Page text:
A Yale classmate attempting to corroborate Deborah Ramirez’s account that, during her freshman year at Yale, Kavanaugh thrust his penis in her face at a drunken party, said that he, too, has struggled unsuccessfully to reach the F.B.I. The classmate, who asked to remain anonymous, recalled hearing about Ramirez’s allegation either the night it happened or during the following two days. The classmate said that he was “one-hundred-per-cent certain” that he had heard an account that was practically identical to Ramirez’s, thirty-five years ago, but the two had never spoken about it. He had hoped to convey this to the F.B.I., but, when he reached out to a Bureau official in Washington, D.C., he was told to contact the F.B.I. field office nearest his home. When he tried that, he was referred to a recording. After several attempts to reach a live person at the field office, he finally reached an official who he said had no idea what he was talking about. At this point, he went back to the official at the F.B.I.’s D.C. headquarters, who then referred him, too, to an 800-number tip line. (He eventually left a tip through an online portal.)
“I thought it was going to be an investigation,” the Yale classmate said, “but instead it seems it’s just an alibi for Republicans to vote for Kavanaugh.” He said that he had been in touch with other classmates who also wanted to provide information corroborating Ramirez’s account, but that they had not done so.

One of the issues that was discussed over the weekend was the overt LYING that Kavanaugh did.

In plain terms, for all his spleen and outrage, Judge Kavanaugh lies about everything. In his earlier hearings, he lied about his judicial philosophy, and he lied about his days as a Republican operative, both in and out of the White House. On Monday, he lied to Martha McCallum of Fox News. On Thursday, he lied about his entire adolescence and his college days.

He lied even when he didn’t have to lie. He lied in preposterous ways easily disproven by common sense. (The “Devil’s Triangle”? “Renate Alumnius”?) He lied like a toddler, like a guilty adolescent, and like a privileged scion of the white ruling class, which is a continuum with which we all are far too familiar. He lied and he dared the Democratic members of the committee, and the country, to call him on his lies. And now, he is a couple of easy steps away from having lied his way into a lifetime seat on the United States Supreme Court. This guy is going to be deciding constitutional issues for the next four decades, and the truth is not in him.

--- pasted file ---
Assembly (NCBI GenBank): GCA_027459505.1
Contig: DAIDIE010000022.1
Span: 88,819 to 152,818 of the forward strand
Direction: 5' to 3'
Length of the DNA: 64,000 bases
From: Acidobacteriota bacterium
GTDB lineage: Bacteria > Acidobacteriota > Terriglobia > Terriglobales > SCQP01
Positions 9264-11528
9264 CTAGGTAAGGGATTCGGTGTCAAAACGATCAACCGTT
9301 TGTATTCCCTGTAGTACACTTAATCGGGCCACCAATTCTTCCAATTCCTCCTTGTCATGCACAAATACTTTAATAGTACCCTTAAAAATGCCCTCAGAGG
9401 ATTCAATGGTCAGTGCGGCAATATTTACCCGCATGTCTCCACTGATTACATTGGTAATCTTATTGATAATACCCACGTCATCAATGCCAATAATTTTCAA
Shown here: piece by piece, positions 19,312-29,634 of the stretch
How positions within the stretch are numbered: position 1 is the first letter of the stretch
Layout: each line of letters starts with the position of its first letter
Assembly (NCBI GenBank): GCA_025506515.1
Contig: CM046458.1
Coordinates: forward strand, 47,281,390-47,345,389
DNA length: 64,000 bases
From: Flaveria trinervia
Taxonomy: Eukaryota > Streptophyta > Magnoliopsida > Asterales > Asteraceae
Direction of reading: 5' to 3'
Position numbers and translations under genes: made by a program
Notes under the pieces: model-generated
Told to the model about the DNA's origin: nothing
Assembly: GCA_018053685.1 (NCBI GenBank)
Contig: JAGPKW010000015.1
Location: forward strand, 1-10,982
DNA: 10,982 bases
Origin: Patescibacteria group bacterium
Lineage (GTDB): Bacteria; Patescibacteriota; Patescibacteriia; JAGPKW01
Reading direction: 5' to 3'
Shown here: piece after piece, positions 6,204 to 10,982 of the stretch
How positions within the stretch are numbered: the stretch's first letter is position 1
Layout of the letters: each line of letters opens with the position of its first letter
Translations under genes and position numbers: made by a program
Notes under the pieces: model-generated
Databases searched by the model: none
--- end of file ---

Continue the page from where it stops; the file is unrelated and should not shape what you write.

Some say his lying (IF he lied) don’t make it more or less likely that he sexually assaulted Christine Ford, but of course, that’s not true. It explains why he might not REMEMBER assaulting Christine Ford.

But there is a larger issue — perjury is perjury.  

And some at Yale are not coming out with stories of Kavanaugh as a belligerent and aggressive drunk.

In short, on Thursday, Kavanaugh revealed how much he shares the president’s intemperate disposition and contempt for democratic norms. He was as Trumpian as Trump could want. He made clear that he considers himself savagely wronged and that he will never let go of his searing anger.

That alone disqualifies him from a job that requires sober dispassion and an unshakable commitment to fairness. It would be supremely reckless to entrust the demands of justice to someone bent on revenge.

Why is the GOP fighting so hard for this guy? Certainly, there are other conservative judges who could easily pass confirmation, who don’t have the baggage. At this point, it seems like they want to pass him simply BECAUSE he has been attacked by the left.

BTW, here’s the SNL treatment:

Concerns abound….

This, meanwhile, is troubling:

Hmmm…. “breaking” news. Looks like the criticisms worked.

The list of witnesses that the Democrats on the Senate Judiciary Committee would like the FBI to interview

but the GOP will push this on through no matter what.

Weekly List 98

Ken AshfordWeekly ListLeave a Comment

This week our country was riveted as new allegations of sexual assault surfaced against Trump’s Supreme Court nominee, Brett Kavanaugh. On Thursday, 20 million Americans tuned in to the watch the Kavanaugh hearings. Despite Dr. Christine Blasey Ford coming across as poised and credible, while a belligerent Kavanaugh delivered testimony riddled with inaccuracies, Republicans planned to push forward for a confirmation vote on Friday. In a stunning turn, the power of the #MeToo movement and protests changed a key senator’s vote early Friday, pushing off Kavanaugh’s confirmation and forcing Trump to open a one-week FBI investigation into the sexual assault allegations against his nominee.

This week Trump was literally the laughing stock of the world, as leaders gathered at the UN General Assembly laughed out loud at a braggadocious claim during his speech. On Thursday, Trump held an 80-minute news conference, only his fifth since taking office, which was panned by media outlets as “bizarre,” “insane,” and “surreal.”

Increasingly, our country feels at war with itself, as Trump and white male Republican leadership readied to push through Kavanaugh’s nomination at any cost, ignoring the voices of women. Trump’s push on Kavanaugh threatened the integrity of another institution, the Supreme Court, while he continued his attacks on the FBI, the Department of Justice, and, his favorite target, the media. Notable this week were comparisons of the Kavanaugh proceedings to a storyline in “The Handmaid’s Tale.”